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Mr. Sponge's Sporting Tour   By: (1805-1864)

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Mr. Sponge's Sporting Tour.

R.S. Surtees

[Illustration: Mr. Sponge completely scatters his Lordship ]

Transcriber's Note: Minor typos corrected and footnotes moved to end of text.











The author gladly avails himself of the convenience of a Preface for stating, that it will be seen at the close of the work why he makes such a characterless character as Mr. Sponge the hero of his tale.

He will be glad if it serves to put the rising generation on their guard against specious, promiscuous acquaintance, and trains them on to the noble sport of hunting, to the exclusion of its mercenary, illegitimate off shoots.

November 1852




It was a murky October day that the hero of our tale, Mr. Sponge, or Soapey Sponge, as his good natured friends call him, was seen mizzling along Oxford Street, wending his way to the West. Not that there was anything unusual in Sponge being seen in Oxford Street, for when in town his daily perambulations consist of a circuit, commencing from the Bantam Hotel in Bond Street into Piccadilly, through Leicester Square, and so on to Aldridge's, in St. Martin's Lane, thence by Moore's sporting print shop, and on through some of those ambiguous and tortuous streets that, appearing to lead all ways at once and none in particular, land the explorer, sooner or later, on the south side of Oxford Street.

Oxford Street acts to the north part of London what the Strand does to the south: it is sure to bring one up, sooner or later. A man can hardly get over either of them without knowing it. Well, Soapey having got into Oxford Street, would make his way at a squarey, in kneed, duck toed, sort of pace, regulated by the bonnets, the vehicles, and the equestrians he met to criticize; for of women, vehicles, and horses, he had voted himself a consummate judge. Indeed, he had fully established in his own mind that Kiddey Downey and he were the only men in London who really knew anything about, horses, and fully impressed with that conviction, he would halt, and stand, and stare, in a way that with any other man would have been considered impertinent. Perhaps it was impertinent in Soapey we don't mean to say it wasn't but he had done it so long, and was of so sporting a gait and cut, that he felt himself somewhat privileged. Moreover, the majority of horsemen are so satisfied with the animals they bestride, that they cock up their jibs and ride along with a 'find any fault with either me or my horse, if you can' sort of air.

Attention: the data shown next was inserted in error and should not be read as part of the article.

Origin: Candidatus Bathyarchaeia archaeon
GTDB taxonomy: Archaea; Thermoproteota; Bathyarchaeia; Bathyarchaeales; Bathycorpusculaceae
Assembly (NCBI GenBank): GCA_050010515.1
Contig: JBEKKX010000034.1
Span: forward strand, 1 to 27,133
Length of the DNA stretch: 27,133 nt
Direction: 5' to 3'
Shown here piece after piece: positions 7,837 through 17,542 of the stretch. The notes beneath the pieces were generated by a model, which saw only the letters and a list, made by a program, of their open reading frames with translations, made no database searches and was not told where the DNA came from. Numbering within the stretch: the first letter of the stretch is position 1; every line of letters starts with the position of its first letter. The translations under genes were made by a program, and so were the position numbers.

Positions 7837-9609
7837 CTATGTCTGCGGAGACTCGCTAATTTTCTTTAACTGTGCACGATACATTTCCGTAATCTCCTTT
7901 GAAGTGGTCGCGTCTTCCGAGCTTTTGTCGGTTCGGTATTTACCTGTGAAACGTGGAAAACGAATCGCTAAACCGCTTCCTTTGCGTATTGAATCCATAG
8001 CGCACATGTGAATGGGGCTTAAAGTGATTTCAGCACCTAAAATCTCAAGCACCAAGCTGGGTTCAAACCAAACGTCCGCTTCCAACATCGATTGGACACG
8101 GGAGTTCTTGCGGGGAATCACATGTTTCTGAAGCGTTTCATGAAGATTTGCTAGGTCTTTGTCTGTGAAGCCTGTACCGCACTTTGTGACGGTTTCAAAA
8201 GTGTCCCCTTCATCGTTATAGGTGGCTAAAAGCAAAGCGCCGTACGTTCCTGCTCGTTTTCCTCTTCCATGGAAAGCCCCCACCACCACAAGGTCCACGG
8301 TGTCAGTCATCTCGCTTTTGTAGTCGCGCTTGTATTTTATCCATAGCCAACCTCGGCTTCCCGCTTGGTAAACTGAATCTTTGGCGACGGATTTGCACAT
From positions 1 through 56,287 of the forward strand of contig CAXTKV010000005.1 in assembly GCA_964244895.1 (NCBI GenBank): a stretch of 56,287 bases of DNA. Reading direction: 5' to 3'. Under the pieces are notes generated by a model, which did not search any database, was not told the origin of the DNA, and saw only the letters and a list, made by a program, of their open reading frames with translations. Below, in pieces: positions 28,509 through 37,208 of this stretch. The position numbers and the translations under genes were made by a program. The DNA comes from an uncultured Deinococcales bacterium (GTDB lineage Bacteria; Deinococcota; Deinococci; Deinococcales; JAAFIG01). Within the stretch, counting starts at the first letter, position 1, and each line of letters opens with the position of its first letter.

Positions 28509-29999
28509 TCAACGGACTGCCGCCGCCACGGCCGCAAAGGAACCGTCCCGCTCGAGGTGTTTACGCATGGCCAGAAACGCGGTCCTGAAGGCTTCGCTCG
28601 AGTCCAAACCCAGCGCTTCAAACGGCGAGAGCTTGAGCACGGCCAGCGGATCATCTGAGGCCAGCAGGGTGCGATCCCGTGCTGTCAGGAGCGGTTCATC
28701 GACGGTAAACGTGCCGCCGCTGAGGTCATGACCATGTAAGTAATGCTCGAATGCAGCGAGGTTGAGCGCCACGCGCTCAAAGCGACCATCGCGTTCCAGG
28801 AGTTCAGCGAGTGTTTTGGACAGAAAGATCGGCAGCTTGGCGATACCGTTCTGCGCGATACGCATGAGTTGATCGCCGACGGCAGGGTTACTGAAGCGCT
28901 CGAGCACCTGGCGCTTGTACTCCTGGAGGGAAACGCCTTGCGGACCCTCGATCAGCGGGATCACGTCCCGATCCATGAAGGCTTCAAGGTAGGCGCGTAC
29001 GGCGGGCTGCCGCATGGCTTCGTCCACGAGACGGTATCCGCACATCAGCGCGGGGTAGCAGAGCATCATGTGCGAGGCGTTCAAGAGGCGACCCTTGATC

Thus Mr. Sponge proceeded leisurely along, now nodding to this man, now jerking his elbow to that, now smiling on a phaeton, now sneering at a 'bus. If he did not look in at Shackell's or Bartley's, or any of the dealers on the line, he was always to be found about half past five at Cumberland Gate, from whence he would strike leisurely down the Park, and after coming to a long check at Rotten Row rails, from whence he would pass all the cavalry in the Park in review, he would wend his way back to the Bantam, much in the style he had come. This was his summer proceeding.

Mr. Sponge had pursued this enterprising life for some 'seasons' ten at least and supposing him to have begun at twenty or one and twenty, he would be about thirty at the time we have the pleasure of introducing him to our readers a period of life at which men begin to suspect they were not quite so wise at twenty as they thought. Not that Mr. Sponge had any particular indiscretions to reflect upon, for he was tolerably sharp, but he felt that he might have made better use of his time, which may be shortly described as having been spent in hunting all the winter, and in talking about it all the summer. With this popular sport he combined the diversion of fortune hunting, though we are concerned to say that his success, up to the period of our introduction, had not been commensurate with his deserts... Continue reading book >>

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